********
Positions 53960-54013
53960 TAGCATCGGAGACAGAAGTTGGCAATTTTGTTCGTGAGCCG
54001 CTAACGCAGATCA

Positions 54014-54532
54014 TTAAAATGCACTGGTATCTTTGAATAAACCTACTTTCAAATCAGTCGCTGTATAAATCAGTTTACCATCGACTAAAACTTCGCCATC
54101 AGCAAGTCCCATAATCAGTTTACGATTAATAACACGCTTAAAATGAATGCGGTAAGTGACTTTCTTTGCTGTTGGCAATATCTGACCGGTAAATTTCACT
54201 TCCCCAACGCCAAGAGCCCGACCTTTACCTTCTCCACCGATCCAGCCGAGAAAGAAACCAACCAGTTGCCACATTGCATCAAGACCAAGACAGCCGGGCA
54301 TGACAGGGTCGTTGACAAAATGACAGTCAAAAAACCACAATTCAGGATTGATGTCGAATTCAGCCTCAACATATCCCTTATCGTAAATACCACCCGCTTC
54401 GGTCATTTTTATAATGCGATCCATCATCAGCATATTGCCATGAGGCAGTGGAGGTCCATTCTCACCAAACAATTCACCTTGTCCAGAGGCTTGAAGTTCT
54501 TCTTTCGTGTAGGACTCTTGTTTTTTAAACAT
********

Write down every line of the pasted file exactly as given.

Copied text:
Positions 53960-54013
53960 TAGCATCGGAGACAGAAGTTGGCAATTTTGTTCGTGAGCCG
54001 CTAACGCAGATCA

Positions 54014-54532
54014 TTAAAATGCACTGGTATCTTTGAATAAACCTACTTTCAAATCAGTCGCTGTATAAATCAGTTTACCATCGACTAAAACTTCGCCATC
54101 AGCAAGTCCCATAATCAGTTTACGATTAATAACACGCTTAAAATGAATGCGGTAAGTGACTTTCTTTGCTGTTGGCAATATCTGACCGGTAAATTTCACT
54201 TCCCCAACGCCAAGAGCCCGACCTTTACCTTCTCCACCGATCCAGCCGAGAAAGAAACCAACCAGTTGCCACATTGCATCAAGACCAAGACAGCCGGGCA
54301 TGACAGGGTCGTTGACAAAATGACAGTCAAAAAACCACAATTCAGGATTGATGTCGAATTCAGCCTCAACATATCCCTTATCGTAAATACCACCCGCTTC
54401 GGTCATTTTTATAATGCGATCCATCATCAGCATATTGCCATGAGGCAGTGGAGGTCCATTCTCACCAAACAATTCACCTTGTCCAGAGGCTTGAAGTTCT
54501 TCTTTCGTGTAGGACTCTTGTTTTTTAAACAT